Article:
Biology 

Deprived of access to sunlight by the giant trees that dominate the rainforest canopy, Death Blooms have evolved to become a parasitic species. They sustain themselves by wrapping their tendrils around the large types of trees with the banyan usually being their preferred host. Once this has been accomplished, the Death Bloom begins to leach vital nutrients from its host, eventually reducing the tree to a shriveled husk. Occasionally, Death Blossom seedlings may be dispersed to durian orchards where they may destroy prized fruit trees, resulting in a substantial economic loss for the plantation owner.  

During the monsoon season, the Death Bloom produces thousands of minute seeds. These are scattered across a vast distance by the powerful storm winds that rip through the forest. Encased in a thin and light but extremely durable pod, the seeds are protected from all but the worst buffeting. Once the pod has landed on moist soil, a seedling emerges from it and extends out a tendril, seeking the nearest suitable host. When it finds one, the Death Bloom seedling begins the process of wrapping itself around the tree it has selected. For this reason, plantation workers often scour their orchards in search of this noxious invader, seeking to destroy it.   

But there is another more sinister reason for this plant's name. Sometimes a Death Bloom seedling may wind up being deposited in a part of the rainforest where the soil is too leached of nutrients to sustain the massive trees required for this plant's long-term survival.   In a situation such as this, the Death Bloom will barely sustain itself by parasitizing off the marginal shrubs that can survive in such conditions.  However, in order to ensure that it obtains the sufficient nutrition required to propagate new seeds, the Death Bloom will also prey on small animals such as insects or reptiles that wander within the reach of its tendrils.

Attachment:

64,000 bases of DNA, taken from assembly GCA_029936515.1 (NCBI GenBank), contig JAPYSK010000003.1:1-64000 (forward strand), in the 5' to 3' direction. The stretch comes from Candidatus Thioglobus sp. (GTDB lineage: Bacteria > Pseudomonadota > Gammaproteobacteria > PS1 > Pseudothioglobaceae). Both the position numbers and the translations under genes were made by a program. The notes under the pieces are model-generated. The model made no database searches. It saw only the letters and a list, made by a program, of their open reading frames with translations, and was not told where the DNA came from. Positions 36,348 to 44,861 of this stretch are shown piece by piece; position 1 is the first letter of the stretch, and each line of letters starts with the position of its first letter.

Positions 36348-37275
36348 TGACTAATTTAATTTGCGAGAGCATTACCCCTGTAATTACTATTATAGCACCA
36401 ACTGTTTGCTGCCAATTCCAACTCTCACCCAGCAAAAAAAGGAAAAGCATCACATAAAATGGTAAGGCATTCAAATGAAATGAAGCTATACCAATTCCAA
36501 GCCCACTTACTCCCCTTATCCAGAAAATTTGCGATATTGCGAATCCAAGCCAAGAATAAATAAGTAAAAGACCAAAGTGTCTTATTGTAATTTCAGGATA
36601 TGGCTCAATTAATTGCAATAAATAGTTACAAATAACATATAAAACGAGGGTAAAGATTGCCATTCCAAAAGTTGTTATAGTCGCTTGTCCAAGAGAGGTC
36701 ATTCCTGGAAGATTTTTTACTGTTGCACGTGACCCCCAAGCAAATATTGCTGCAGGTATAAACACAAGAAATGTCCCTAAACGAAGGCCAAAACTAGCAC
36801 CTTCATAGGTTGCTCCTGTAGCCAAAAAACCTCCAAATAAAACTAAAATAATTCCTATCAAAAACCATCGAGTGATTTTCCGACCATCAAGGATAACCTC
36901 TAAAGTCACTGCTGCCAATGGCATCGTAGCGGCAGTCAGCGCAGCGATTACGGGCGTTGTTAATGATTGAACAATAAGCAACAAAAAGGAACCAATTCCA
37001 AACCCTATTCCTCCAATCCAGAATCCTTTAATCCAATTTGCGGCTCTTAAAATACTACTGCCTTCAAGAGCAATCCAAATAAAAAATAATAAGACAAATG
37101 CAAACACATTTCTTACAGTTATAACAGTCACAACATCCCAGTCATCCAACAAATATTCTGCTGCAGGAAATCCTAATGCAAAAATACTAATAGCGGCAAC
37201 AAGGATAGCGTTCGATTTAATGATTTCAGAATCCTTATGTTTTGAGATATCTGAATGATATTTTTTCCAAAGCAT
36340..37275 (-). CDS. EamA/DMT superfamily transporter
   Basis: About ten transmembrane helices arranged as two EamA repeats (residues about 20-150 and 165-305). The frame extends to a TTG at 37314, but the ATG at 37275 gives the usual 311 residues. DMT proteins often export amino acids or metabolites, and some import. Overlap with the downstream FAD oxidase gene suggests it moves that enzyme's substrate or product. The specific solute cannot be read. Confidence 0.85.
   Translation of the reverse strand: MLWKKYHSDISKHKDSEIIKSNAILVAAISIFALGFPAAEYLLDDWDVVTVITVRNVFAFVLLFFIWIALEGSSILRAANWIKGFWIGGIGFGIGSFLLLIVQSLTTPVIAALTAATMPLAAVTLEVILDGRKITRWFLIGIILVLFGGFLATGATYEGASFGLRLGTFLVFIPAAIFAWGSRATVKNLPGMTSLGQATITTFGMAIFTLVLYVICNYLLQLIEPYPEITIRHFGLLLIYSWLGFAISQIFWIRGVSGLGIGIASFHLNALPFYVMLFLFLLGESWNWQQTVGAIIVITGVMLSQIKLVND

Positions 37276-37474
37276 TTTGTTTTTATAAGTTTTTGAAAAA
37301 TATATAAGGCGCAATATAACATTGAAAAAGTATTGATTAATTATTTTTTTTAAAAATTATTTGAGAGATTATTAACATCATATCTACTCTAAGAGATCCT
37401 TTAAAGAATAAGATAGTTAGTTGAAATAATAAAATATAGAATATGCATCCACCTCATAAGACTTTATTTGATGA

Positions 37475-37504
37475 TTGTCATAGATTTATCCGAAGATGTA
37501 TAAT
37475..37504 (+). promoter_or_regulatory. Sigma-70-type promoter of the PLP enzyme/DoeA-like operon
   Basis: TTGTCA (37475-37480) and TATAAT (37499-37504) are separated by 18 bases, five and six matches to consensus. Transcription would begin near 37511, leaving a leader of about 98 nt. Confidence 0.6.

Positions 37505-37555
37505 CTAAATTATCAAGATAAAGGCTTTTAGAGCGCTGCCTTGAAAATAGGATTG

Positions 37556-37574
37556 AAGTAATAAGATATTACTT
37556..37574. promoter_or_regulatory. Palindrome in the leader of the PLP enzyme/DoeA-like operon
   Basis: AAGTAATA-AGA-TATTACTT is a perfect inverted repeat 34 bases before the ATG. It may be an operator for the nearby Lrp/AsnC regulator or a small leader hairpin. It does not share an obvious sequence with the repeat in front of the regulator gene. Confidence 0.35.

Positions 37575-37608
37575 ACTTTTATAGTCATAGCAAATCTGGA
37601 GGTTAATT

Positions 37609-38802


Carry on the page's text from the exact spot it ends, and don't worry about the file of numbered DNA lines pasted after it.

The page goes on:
To prevent the prey from struggling free, the Death Bloom exudes pheromones that lull its intended victim into a state of drowsiness that dulls the animal's nervous system and pain receptors, leaving it oblivious to the fact that it's slowly being absorbed into the plant's digestive system. After leaching the prey of its nutrients, the Death Bloom excretes the animal's bones or exoskeleton.  For this reason, bones can sometimes be seen littered around the roots of a Death Bloom. 

 Popular culture

Rumors abound about extraordinarily large Death Blooms that are capable of devouring human sized beings. For this reason, superstitious villagers either give these plants a wide berth or leave them offerings of live chickens to placate the spirits reputed to inhabit the Death Bloom.     

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